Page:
Geico Camel Makes a Comeback

Okay, so it’s not quite Wednesday anymore, but it doesn’t have to be. Geico’s camel (from the Hump Day advertisement, if you have not seen it) is back, and as enthusiastic as ever, though this time it’s not limited to one weekday anymore.

It’s interesting to me how Geico manages to claim certain characters and reuse them effectively again and again. The gecko, the cavemen, and now the camel. It’s a common topic in my advertising classes: how is it that this works so well for Geico, and so poorly in some other cases (take Progressive’s Flo, for example, who most seem to think is worn out or just plain annoying at this point)? Geico’s consistency and relatable humour seem to draw people in. Even if some commercials are better than others, everyone knows the brand’s multiple faces and the slogan, “Fifteen minutes could save you fifteen percent or more on car insurance.” So what is it that Geico and The Martin Agency are doing right?

 

Illustration Spotlight: Rory Kurtz

Image

 

I read about Rory Kurtz today in my Communication Arts magazine. I think the colors and emotions in his work are so unique and inspirational, and very impressive considering he has only been drawing professionally for three years. He cites the above piece as one of his favorites. Everyone should check out his online porfolio.

Peek Inside

Since I have so much to say about advertising, and I’ve got at least a few people interested, just thought I’d share some of my work and let you know I’m not just an observer!

Check out more here.

Since you guys appreciate my rambles, I hope you appreciate some of this. I’m just getting started in the field, so I would love any feedback.

Clearly, I’m a Nerd

Okay, so I enjoyed my homework project last night  to the point where I continued doing it after I’d finished the assignment. It was an assignment for my Advertising Research class where we experimented with VALS (psychographic) and PRIZM (psychographic/geodemographic). Because I’m an easily excited nerd, I just wanted to share my findings and thoughts for the PRIZM research.

I’m from a fairly small town in the suburbs in Maryland. I frequently describe this suburban town as a bubble, as nearly everyone fits a very stereotypical image, which are perfectly described by our five segments: Blue Blood Estates, Brite Lites Li’l City, Movers and Shakers, Upper Crust and Winner’s Circle. Highlights include our “manicured lawns, high-end cars and exclusive private clubs,” which perfectly describes the neighborhood adjacent to mine. They have a clubhouse and a golf course, and most residents are middle aged with or without kids, with six-figure incomes and graduate or post-graduate degrees. The most popular car, I believe, would be the Lexus, which is predicted in the description of the Upper Crust segment. Nearby, we have the “upscale mall” with stores like Crate & Barrel, Ann Taylor and Nordstrom. Locally, we have the small businesses, predicted in Movers and Shakers. Most homes in our area include one, if not two, home offices. Many people in our community enjoy skiing, eating out, shopping and travelling (and bragging about it).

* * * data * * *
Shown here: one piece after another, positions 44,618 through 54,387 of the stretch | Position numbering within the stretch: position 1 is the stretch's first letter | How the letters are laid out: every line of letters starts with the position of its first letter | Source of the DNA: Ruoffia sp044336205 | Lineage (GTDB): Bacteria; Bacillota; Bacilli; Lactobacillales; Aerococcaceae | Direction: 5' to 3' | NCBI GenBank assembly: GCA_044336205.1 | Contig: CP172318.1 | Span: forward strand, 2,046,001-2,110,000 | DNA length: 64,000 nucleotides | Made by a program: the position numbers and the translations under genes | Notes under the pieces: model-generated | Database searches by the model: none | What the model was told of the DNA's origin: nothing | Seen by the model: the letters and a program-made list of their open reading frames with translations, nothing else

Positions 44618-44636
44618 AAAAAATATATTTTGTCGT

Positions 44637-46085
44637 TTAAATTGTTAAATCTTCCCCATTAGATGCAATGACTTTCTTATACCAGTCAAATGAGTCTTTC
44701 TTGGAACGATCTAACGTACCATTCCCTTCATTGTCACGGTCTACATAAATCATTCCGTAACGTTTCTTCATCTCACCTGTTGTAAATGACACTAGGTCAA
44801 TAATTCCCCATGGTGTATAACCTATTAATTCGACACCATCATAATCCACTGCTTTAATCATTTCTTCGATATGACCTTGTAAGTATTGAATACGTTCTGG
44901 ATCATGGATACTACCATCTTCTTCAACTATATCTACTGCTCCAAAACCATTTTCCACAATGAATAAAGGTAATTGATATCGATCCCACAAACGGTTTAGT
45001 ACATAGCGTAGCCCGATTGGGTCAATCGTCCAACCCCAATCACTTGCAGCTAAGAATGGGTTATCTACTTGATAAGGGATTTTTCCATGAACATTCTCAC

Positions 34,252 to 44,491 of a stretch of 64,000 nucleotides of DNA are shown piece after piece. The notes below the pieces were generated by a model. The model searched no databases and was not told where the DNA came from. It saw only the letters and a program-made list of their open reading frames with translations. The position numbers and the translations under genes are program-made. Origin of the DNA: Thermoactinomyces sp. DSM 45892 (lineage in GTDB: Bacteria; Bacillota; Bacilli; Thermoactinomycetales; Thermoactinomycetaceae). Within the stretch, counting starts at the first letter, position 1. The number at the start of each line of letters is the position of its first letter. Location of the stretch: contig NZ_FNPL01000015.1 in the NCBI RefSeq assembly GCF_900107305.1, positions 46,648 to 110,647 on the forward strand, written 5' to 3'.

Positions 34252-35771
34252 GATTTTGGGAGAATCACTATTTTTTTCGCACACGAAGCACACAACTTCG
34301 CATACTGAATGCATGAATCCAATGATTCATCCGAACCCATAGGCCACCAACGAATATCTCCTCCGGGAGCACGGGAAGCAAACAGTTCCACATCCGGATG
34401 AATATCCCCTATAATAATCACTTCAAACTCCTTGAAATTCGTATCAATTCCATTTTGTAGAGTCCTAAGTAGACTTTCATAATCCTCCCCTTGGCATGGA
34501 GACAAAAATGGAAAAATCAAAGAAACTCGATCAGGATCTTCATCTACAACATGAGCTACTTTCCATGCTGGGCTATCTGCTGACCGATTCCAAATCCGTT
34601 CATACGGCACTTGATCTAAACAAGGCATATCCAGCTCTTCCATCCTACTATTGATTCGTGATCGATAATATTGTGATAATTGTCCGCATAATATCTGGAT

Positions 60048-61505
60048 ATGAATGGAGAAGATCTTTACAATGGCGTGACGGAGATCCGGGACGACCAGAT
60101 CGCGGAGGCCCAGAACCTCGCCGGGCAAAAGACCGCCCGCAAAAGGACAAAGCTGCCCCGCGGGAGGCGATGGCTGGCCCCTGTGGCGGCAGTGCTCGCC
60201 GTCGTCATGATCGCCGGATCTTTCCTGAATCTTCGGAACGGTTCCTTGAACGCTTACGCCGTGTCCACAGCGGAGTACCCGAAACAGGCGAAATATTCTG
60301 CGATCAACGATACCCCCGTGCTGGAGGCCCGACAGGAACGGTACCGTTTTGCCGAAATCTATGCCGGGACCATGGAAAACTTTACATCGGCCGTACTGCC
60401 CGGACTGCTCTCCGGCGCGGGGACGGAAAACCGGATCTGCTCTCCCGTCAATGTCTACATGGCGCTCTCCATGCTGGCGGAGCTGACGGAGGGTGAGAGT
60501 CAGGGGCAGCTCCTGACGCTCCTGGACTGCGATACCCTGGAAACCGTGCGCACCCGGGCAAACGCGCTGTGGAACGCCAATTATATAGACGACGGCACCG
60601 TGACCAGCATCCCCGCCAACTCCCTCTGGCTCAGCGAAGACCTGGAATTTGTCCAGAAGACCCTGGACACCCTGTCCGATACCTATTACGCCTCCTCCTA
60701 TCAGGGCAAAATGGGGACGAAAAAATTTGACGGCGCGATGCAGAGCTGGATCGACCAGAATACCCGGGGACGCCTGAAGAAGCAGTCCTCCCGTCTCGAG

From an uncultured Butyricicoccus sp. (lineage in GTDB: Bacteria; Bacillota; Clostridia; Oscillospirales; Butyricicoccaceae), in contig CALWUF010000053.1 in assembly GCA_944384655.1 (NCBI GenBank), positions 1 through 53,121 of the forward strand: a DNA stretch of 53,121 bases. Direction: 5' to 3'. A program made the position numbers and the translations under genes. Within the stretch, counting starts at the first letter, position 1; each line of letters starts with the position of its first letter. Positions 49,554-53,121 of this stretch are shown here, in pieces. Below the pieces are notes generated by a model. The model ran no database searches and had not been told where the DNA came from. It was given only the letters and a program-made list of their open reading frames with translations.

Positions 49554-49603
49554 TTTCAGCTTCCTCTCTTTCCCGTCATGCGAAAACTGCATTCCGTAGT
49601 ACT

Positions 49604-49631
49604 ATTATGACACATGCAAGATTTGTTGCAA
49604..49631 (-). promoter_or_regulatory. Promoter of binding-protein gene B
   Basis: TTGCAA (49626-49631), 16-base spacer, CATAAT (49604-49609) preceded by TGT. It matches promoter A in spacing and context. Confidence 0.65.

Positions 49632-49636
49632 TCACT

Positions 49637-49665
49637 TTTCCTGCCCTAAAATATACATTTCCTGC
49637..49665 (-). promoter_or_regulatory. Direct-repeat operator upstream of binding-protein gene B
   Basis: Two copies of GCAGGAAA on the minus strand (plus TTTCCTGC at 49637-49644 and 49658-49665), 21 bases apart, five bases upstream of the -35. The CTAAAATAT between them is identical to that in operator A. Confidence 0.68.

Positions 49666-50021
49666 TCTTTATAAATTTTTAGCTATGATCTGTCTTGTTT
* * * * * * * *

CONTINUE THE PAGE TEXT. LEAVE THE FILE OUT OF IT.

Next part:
It seems that PRIZM has my area stereotyped to a tee. They know that people living in my area have money and they are willing to spend it on high-end products and services. They know that we are educated and very settled into our lives here. They know to position products to a very image-centric crowd as upscale, “cool” and greatly desirable. Good products to advertise include luxury vehicles, expensive kitchenware, home furnishings and clothing, especially from boutiques. They can also advertise recreational activities such as golf and travel, as most are wealthy and many are retired. Good places to advertise include business magazines and newspapers such as The Wall Street Journal.

Since this was my first research class, I must say that until this point I had severely underestimated the abilities of advertising research, and I am excited to learn more about what research can do.

Branding: The Name Game

In the past, my jobs have usually required me to wear a uniform, or if not, simply to look “nice.” I have never had a job that has required me to put effort into looking and dressing a certain way in order to maintain a prescribed brand image. I stumbled upon this article last week, conveniently at the same time that I was considering applying to my local Anthropologie store, and found it very intriguing. Luckily, Anthropologie is not on the list of employers who require photographs during the application process. However, I came to realise as I scoured my closet for interview clothes that were a perfect balance between professional and Anthro-esque, that it is more difficult, and more important, than I thought.

Other thoughts? Post in the comments!

Mixing it Up

Ever get tired of seeing advertisements for home and cleaning products targeted blatantly to women? Tide+Downy understands this frustration and catches everyone’s eye with this ad, especially that of underappreciated at-home fathers.